Sharing some thing is superior than keeping up-to our self, so the YouTube video that is posted at this juncture I am going to share with my relatives and colleagues.
Its amazing that even though Khrushchev introduced a “thaw”, where censorship was decreases, yet at the same time, he called for the reduction of the Orthodox Church, which as you said, played a huge role in Russian lives. It seems that he uncensored things that wouldn’t rival or affect his power, such as freeing Gulag prisoners, and instead, limited religion which could wield threatening power to his legitimacy if it were to see differently then him.
I think my favorite of the 12 tenets is number two: Conscientious labor for the good of society: he who does not work shall not eat. I don’t say it’s my favorite because I think it’s a reasonable or fair principle, it’s obviously a pretty draconian measure. However, I do find it funny in the sense that one of the main criticisms you frequently hear about communism and socialism is that people can just leech of off others without doing any work or by doing less work.
It’s interesting to me that the government chose to “merge” the monasteries in Russia rather than to flat out say they were closing them down. Ultimately it seems like that’s what they were actually doing (closing them down) but I’m still a little puzzled as to why they felt the need to hide that fact as I don’t think many people were fooled by intentions of the anti-religion campaign. Good post I really liked the title.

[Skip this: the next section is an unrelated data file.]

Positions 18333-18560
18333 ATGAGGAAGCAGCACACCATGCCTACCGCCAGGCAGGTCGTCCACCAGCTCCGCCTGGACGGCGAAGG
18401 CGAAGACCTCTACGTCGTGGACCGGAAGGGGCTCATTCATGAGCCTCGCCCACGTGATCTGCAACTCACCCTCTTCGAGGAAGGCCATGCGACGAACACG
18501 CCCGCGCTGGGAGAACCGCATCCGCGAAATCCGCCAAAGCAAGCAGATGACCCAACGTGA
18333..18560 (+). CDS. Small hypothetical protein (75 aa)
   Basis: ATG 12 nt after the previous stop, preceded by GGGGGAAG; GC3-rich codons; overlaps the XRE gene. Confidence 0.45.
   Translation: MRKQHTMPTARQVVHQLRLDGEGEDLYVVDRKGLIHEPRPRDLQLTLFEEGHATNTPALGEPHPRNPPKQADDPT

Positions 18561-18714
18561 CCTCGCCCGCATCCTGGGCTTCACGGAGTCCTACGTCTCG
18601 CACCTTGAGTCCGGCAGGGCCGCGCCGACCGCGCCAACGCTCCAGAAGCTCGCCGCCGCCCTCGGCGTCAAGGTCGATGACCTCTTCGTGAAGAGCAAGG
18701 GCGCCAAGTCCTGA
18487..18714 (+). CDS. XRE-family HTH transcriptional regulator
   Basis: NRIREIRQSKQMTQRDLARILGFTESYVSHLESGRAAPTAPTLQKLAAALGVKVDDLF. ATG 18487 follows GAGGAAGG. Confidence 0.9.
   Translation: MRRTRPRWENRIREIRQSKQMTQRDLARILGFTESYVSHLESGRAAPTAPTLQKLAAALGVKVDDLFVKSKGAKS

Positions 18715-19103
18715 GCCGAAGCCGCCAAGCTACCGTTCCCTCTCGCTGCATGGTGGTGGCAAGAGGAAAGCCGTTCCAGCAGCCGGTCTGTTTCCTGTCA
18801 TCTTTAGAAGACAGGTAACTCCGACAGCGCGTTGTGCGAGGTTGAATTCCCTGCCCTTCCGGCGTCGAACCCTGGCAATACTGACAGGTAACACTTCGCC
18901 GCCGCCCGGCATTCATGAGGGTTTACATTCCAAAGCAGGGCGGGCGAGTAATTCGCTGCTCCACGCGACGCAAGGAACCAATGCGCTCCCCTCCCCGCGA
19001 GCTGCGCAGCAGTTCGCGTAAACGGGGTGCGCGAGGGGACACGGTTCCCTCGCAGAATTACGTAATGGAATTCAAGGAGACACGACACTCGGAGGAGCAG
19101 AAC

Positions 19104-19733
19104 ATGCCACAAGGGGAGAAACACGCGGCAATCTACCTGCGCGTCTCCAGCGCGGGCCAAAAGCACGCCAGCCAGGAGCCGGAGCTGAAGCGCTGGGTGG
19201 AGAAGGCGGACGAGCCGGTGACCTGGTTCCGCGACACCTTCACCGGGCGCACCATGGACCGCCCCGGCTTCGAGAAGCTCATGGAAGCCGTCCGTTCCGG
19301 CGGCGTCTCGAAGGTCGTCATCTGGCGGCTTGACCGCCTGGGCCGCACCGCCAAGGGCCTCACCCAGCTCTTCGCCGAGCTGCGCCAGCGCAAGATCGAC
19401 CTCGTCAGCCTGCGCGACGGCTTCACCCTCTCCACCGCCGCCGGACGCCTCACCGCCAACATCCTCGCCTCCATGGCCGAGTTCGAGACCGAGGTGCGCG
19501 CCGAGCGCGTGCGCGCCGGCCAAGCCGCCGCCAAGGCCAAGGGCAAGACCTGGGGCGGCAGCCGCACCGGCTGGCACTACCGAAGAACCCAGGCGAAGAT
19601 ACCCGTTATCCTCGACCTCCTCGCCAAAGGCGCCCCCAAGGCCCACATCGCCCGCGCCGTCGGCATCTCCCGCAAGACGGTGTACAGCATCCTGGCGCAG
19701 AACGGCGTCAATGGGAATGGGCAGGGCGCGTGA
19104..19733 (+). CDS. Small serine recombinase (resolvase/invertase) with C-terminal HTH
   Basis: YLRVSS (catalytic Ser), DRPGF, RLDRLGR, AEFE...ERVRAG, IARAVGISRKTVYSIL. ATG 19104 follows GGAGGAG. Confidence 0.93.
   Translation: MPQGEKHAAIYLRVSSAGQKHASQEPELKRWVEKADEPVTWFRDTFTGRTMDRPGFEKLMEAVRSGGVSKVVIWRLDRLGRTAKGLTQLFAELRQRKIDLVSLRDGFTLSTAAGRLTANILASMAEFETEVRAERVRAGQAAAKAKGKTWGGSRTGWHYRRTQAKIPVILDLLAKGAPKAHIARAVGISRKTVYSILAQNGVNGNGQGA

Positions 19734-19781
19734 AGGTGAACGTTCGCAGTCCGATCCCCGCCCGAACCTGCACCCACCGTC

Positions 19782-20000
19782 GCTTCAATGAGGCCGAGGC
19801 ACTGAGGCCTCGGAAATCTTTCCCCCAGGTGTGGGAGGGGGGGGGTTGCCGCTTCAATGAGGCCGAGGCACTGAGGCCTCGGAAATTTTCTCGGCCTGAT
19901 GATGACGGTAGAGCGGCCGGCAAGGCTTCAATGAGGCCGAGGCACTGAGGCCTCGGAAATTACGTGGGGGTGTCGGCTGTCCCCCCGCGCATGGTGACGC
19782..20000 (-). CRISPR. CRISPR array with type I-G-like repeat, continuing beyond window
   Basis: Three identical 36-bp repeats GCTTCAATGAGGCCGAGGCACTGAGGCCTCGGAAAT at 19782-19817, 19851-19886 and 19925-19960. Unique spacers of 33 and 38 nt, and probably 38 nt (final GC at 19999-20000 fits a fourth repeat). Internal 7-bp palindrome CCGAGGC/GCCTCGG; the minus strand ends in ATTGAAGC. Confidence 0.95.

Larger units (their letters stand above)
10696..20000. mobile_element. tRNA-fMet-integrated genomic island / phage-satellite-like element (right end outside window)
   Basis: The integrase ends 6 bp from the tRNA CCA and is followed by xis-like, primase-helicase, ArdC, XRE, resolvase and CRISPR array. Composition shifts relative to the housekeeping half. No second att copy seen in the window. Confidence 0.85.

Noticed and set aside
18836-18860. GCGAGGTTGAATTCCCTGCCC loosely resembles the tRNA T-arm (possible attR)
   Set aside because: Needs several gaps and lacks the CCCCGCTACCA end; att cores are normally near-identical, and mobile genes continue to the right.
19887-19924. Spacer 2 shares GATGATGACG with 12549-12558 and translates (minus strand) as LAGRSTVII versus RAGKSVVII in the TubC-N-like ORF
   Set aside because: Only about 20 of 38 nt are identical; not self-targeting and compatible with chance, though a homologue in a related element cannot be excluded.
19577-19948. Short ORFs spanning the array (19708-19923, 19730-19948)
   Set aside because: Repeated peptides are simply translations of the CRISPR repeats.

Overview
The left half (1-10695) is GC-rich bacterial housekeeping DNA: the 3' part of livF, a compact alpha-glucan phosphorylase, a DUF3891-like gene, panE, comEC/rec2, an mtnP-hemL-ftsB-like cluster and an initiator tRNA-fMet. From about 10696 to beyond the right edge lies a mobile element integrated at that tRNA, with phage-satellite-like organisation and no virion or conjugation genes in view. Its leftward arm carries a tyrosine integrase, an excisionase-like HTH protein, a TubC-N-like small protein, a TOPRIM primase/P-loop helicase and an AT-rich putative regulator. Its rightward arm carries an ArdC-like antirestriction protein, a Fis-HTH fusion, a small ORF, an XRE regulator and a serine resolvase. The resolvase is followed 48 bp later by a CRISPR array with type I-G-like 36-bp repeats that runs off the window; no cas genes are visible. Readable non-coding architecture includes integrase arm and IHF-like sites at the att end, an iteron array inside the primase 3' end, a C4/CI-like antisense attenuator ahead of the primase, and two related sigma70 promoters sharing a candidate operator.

Very interesting post. I posted on 1968 also (and the Prague Spring) but I did not mention how big of a public relations disaster this event was for the Soviet Union, which is very important. Its important to note that many retrospectively see this event as the moment that really marked the beginning of the end of the Soviet Union. The spirit of rebellion continued after the period of normalization.
Very interesting post! It is true; I was told Armstrong’s name multiple times, but cannot recall ever hearing of Gagarin. I wrote a post on how heroic people like him became for achievements that brought glory to the Soviet Union, and this is an obvious portrayal of that. Mine however, focused more on airplane pilots. Adventure into space is a different level of heroism. Nice work!
I meant Connor – Sorry!
Similar to what everyone has commented prior, I really liked the picture that you chose to go along with your blogpost. This is an interesting topic because the Soviets spent so much effort on growing corn that they neglected other aspects of agriculture. The tidbits about corn beer and corn borsch are also pretty hilarious. Great job on this post!
I don’t know where to start listing all the things that excite me about this post. The choice of images and texts is excellent. Your tone (a bit snarky!) is perfectly suited to the subject matter, and you do a terrific job of directing your reader in various ways – toward the best “nuggets” (if they are really rushed), toward the real gems (Khrushchev’s speech – if they appreciate a good tip), and toward some of Voznesenky’s most accessible and memorable poems. Awesome!
On a lighter note, I think we can all be grateful that corn borshcht and corn beer never caught on.